An ELISA was performed to measure the titer of anti-fumarase IgG in the patients' sera, as described previously.30 Briefly, sera were aliquoted and immediately stored at −80°C. The bottom surface of the individual wells of a 96-well plate (Nunc Immunoplate Maxisorp; Thermo Scientific Inc., Waltham, MA, USA) was coated with recombinant human fumarase (1 μg/mL; RayBiotech Inc., Norcross, GA, USA) in 100 mM bicarbonate-carbonate buffer by overnight incubation at 4°C. After blocking (3% BSA in Tris-buffered saline containing 0.1% Tween-20 [TBS-T]), the patients' sera (1:1000 diluted in 3% BSA in TBS-T) were incubated for 2 hours. After rinsing with TBS-T, horseradish peroxidase (HRP)-labeled anti-human IgG secondary antibodies (1:5000) were serially incubated for 1 hour. The signals detected using 3,3′,5,5′-tetramethylbenzidine (TMB; Nacalai Tesque, Inc., Kyoto, Japan) were measured at an absorption of 450 nm using an ARVO MX plate reader (PerkinElmer, Norwalk, CT, USA). All experiments were performed in duplicate, and the individual plates were calibrated using two different control serum specimens. The investigators were blinded during the procedures and outcome assessments. 
Optical Coherence Tomography
Before the comprehensive ophthalmic examination, the best-corrected decimal VA was measured and converted to logMAR VA for further analyses. OCT images were also obtained using spectral-domain (SD)-OCT (Spectralis OCT; Heidelberg Engineering, Heidelberg, Germany) at all monthly visits. Vertical and horizontal sectional images dissecting the fovea were acquired using the cross-hair mode (30°) according to previously described methods.31 The number for image averaging was 20 to 100 to acquire better images. We obtained three-dimensional images using the raster scan mode, followed by the construction of two-dimensional maps and automatic quantification of the mean central subfield (CSF) thickness, as described previously.31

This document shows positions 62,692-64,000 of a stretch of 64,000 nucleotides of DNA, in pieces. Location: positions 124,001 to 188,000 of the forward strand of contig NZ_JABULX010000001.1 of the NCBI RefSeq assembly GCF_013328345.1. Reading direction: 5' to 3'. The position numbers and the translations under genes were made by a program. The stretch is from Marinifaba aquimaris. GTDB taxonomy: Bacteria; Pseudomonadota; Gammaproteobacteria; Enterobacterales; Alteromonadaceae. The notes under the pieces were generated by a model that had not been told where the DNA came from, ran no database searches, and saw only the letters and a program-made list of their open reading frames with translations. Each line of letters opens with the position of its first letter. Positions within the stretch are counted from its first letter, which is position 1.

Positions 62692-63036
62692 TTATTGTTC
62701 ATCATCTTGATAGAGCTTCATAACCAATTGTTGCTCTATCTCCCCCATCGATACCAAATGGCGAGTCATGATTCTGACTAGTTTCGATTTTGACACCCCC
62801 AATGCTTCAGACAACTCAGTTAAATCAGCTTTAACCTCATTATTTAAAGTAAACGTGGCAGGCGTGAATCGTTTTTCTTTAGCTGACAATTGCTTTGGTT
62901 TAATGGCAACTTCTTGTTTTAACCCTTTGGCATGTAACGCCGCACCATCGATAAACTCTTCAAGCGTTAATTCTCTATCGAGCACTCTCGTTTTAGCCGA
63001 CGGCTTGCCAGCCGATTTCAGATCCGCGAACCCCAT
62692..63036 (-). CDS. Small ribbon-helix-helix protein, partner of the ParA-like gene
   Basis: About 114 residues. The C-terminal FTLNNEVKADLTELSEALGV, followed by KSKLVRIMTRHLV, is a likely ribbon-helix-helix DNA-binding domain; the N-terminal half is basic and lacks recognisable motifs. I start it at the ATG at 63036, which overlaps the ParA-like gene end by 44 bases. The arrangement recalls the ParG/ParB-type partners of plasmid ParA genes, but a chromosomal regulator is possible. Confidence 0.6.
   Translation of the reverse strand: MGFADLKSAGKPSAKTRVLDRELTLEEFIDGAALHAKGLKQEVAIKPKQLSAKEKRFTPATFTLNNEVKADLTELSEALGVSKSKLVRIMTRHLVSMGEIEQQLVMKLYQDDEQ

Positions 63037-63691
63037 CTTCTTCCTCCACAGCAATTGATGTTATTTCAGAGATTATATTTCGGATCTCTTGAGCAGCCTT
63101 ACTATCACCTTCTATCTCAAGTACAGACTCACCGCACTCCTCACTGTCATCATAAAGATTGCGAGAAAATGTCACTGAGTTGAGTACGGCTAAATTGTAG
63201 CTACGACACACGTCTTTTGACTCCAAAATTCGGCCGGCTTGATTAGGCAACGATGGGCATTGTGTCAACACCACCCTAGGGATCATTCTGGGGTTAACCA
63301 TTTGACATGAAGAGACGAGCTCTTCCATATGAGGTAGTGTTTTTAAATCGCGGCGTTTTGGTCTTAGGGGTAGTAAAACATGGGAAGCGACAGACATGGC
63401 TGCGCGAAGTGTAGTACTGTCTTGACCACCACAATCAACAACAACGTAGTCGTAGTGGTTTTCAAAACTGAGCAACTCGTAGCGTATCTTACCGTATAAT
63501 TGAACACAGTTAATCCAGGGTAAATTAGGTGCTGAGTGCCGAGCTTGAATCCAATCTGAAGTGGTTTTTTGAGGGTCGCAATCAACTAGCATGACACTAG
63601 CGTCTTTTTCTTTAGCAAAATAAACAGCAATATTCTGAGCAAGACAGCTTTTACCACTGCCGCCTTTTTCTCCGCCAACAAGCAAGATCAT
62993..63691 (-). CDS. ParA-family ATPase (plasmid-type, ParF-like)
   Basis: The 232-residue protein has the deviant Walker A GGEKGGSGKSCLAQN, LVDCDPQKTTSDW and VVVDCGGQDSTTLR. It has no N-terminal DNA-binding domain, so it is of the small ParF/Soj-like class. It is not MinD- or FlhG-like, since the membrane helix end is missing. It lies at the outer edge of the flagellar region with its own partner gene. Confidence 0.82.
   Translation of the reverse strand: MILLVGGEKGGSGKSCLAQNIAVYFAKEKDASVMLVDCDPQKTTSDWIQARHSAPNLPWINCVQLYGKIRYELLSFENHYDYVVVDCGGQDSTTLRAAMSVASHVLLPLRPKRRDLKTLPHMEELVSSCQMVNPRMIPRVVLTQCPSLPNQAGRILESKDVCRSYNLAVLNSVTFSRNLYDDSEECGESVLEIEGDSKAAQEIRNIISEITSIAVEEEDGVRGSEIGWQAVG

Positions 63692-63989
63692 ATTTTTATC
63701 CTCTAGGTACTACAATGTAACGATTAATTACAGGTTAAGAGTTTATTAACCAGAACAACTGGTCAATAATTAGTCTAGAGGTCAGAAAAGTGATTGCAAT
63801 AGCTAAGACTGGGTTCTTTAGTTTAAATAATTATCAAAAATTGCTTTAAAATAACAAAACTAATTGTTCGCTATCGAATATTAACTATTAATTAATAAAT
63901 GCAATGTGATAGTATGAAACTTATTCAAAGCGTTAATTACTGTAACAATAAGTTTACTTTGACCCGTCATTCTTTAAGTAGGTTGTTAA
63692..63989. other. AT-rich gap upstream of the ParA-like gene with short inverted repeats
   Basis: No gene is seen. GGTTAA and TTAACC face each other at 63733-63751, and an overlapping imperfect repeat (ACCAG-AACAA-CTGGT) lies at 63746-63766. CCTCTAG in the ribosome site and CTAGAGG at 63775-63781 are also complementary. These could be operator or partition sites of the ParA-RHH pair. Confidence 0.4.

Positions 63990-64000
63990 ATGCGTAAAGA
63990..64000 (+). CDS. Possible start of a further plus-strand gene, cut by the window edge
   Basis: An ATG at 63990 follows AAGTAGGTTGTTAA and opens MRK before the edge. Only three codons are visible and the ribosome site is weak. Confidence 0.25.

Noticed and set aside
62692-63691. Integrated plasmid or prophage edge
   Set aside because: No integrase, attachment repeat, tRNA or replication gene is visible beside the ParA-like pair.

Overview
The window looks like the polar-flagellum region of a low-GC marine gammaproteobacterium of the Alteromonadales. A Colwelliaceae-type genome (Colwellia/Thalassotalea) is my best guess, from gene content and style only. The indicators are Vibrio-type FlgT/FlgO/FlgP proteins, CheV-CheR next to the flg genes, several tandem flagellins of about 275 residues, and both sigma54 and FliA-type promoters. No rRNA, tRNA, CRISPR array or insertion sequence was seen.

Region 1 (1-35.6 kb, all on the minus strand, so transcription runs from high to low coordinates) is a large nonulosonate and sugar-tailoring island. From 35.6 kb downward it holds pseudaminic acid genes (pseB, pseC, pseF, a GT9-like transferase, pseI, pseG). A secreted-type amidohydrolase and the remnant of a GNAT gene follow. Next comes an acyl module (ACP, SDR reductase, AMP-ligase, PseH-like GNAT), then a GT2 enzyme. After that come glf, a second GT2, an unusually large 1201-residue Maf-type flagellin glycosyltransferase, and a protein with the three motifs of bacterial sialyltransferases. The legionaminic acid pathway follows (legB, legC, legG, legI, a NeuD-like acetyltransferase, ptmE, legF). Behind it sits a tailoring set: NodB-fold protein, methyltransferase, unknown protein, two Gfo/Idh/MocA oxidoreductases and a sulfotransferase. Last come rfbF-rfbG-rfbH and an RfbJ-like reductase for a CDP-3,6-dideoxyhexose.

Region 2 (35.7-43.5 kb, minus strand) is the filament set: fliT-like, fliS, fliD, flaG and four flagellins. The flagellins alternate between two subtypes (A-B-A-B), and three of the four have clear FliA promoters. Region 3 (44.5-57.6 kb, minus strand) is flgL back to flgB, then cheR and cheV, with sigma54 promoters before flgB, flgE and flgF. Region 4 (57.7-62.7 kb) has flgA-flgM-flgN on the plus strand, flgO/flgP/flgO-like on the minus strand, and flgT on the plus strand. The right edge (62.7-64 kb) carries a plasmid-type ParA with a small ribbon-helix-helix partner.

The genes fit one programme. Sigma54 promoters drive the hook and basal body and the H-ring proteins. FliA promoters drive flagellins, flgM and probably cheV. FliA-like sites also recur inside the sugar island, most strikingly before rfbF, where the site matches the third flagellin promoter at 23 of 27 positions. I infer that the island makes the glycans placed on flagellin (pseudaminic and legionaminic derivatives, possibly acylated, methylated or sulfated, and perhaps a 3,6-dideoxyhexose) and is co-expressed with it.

We quantitatively assessed the two high-reflectance bands, ellipsoid zones of photoreceptors (EZ) that represent foveal photoreceptor status, on the vertical and horizontal sectional images. We measured the transverse length of the disrupted EZ within the central 1 mm on the vertical and horizontal images using the caliper tool in the Heidelberg Eye Explorer software (Heidelberg Engineering), as previously reported.32 The mean percentage was used in the following investigations. 
Statistics
The results are expressed as the mean ± standard deviation. The data were analyzed using Student's t-test or paired t-test to estimate the differences between two groups with normal distributions. Wilcoxon signed-rank test or the Mann-Whitney U test was applied to compare two groups with nonnormal distributions. We calculated Pearson's correlation coefficient to evaluate the statistical correlation. The intraclass correlation coefficient (ICC) or Kappa coefficient was applied for concordance in the quantitative or qualitative parameters, respectively. We employed multiple linear regression analysis using significant variables (P < 0.10 in univariate analysis) as the independent variable. P < 0.05 was considered statistically significant. SPSS version 24.0 was used for statistical analyses (SPSS, Inc., Chicago, IL, USA). 
Results
Relationship Between Anti-Fumarase Antibody Levels at Baseline and Visual Outcomes After Anti-VEGF Treatment for DME
We retrospectively reviewed 52 consecutive eyes of 52 patients who received anti-VEGF injections for DME. Five patients received this treatment in both eyes. The baseline characteristics are shown in Table 1. Among 115 eyes that met the inclusion criteria, nine were excluded at baseline. Fifty-four eyes were lost before the 12-month visit. Thirty-four or 17 eyes received IVR or IVA injections alone, respectively, whereas IVR treatment was switched to IVA treatment in an eye because of tachyphylaxis. LogMAR VA, CSF thickness, and the disrupted EZ line were significantly improved at the 12-month visit (P < 0.001, P < 0.001, and P < 0.001, respectively). 
Table 1
 
Baseline Characteristics
Table 1
 
Baseline Characteristics